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US elections: an insider’s view
Matt Miller
Political Economist
KEY TAKEAWAYS
  • Recent events have increased the likelihood of presidential victory for Democratic candidate Joe Biden.
  • However, Donald Trump still has a legitimate chance with polls in key swing states showing only a small Biden advantage. 
  • A result may not be known for days, or even weeks after the election on 3 November 2020, and the associated uncertainty could create short-term market volatility.

Swing states will decide the presidency


To briefly re-cap how the US presidential election works: it is decided not by the popular vote but by the electoral college vote. The successful candidate in each state takes all the electoral votes for that state and becomes an ‘elector’ in the electoral college. The ‘electors’ from each state then vote for the president. The majority of states tend to tilt decisively towards either the Democratic or Republican party, but there are about five to seven states where it’s typically not clear which party has the edge. These swing states include Michigan, Wisconsin, Pennsylvania, Florida, North Carolina and, this year, perhaps Arizona. These battleground states are decisive in terms of the election outcome, which explains how candidates can still win the presidency without having the larger share of the popular vote.


Donald Trump is likely to do better in electoral college terms than in the overall national vote. This was the situation in the 2016 election, when he narrowly won the electoral contest, but received 3 million fewer votes than Democratic candidate, Hillary Clinton. 


 


Biden’s chances have improved but it’s still a highly contested race 


Earlier in the race, I had thought the probability of either candidate clinching the presidency was a coin-toss, at 50%. This was based on the assumption that the Trump campaign would change the narrative on the election from simply a ‘referendum’ on his performance – particularly with regard to COVID-19 – to a ‘choice’ between the two main candidates: Trump and Biden. However, more recent events have changed this scenario. Trump’s handling of the first presidential debate, his COVID diagnosis, and relaxed practices in the White House that allowed the virus to spread have all been a distraction from a campaigning perspective and I don’t see that the Republicans have been successful in making the election a ‘choice’.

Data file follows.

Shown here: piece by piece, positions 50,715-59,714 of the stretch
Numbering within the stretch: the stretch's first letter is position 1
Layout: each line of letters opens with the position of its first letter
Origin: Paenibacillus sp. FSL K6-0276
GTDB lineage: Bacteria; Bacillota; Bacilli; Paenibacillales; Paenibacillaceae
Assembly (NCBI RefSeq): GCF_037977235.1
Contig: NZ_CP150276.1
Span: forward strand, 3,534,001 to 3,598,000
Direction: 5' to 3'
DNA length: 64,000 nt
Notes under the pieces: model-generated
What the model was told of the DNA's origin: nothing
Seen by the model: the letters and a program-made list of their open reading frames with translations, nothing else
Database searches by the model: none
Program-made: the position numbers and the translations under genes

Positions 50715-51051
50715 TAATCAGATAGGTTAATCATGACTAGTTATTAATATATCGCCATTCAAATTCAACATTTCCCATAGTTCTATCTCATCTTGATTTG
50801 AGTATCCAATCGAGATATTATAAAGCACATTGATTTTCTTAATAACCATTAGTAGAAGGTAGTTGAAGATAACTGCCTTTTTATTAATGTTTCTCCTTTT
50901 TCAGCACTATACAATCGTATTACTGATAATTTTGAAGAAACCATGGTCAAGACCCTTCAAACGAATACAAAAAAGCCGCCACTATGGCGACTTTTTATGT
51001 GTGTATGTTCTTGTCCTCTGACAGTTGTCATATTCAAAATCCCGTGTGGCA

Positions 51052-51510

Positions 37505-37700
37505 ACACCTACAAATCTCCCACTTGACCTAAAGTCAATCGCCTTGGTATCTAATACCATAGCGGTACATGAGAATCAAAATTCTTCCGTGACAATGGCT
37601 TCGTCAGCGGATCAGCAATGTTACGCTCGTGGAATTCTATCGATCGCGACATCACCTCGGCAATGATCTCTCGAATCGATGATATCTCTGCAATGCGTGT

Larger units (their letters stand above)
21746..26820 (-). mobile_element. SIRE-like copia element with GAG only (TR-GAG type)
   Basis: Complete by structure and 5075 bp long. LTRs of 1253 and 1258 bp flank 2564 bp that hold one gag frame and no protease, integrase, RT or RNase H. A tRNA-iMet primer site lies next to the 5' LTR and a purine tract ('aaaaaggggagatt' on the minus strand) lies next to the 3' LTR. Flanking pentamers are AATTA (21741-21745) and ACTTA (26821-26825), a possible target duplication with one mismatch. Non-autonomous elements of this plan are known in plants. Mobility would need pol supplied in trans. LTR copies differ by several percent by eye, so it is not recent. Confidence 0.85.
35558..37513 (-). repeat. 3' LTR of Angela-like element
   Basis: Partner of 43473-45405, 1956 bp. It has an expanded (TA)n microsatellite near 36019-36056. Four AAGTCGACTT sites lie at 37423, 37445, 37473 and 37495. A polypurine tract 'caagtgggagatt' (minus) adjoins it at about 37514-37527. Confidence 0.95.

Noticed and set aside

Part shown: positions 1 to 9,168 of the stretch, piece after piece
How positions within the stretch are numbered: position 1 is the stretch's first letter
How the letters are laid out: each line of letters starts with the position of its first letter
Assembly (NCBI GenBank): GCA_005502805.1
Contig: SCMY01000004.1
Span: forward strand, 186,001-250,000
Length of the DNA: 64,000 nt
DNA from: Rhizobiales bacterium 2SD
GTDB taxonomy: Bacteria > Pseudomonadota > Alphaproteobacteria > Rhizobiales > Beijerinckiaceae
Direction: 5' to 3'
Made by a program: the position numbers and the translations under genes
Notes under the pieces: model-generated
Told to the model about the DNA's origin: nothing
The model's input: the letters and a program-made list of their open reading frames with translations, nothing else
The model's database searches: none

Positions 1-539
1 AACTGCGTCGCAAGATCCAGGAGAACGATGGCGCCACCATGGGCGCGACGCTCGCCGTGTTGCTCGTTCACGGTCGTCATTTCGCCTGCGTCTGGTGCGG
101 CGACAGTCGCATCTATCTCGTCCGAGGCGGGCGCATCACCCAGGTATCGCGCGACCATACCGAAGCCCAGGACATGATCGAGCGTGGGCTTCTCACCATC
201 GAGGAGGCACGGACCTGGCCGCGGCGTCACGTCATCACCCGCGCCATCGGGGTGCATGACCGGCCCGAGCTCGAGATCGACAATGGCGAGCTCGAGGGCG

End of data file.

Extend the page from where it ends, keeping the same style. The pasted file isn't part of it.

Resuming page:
Joe Biden has solidified his national lead to about 10 points since the presidential debate of 29 September. National polls are relatively accurate, but state polls have been less credible, although they have adjusted their models following the 2016 election. The higher-quality state polls show that Biden is still ahead, but by a small margin and there is the possibility that Trump could close this gap in the coming weeks. Nevertheless, I now see Biden as having a 65% chance of winning the presidential contest.


This still means Trump has a 35% chance of winning. Apart from the margin for error in individual state polls, Trump could also benefit from his quick bounceback from COVID-19, helped by experimental treatments, and subsequent return to the campaign trail. This plays to his argument that he is right on the coronavirus, both in arguing that the country as a whole should continue normal life, and in showing that he is doing well as president in accelerating the development of treatments.


 



Matt Miller is a political economist at Capital Group. He was formerly a senior advisor at McKinsey, a Washington Post columnist and author, host of public radio's "Left, Right & Center" program, and a Clinton White House aide. He has a law degree from Columbia and a bachelor's from Brown.


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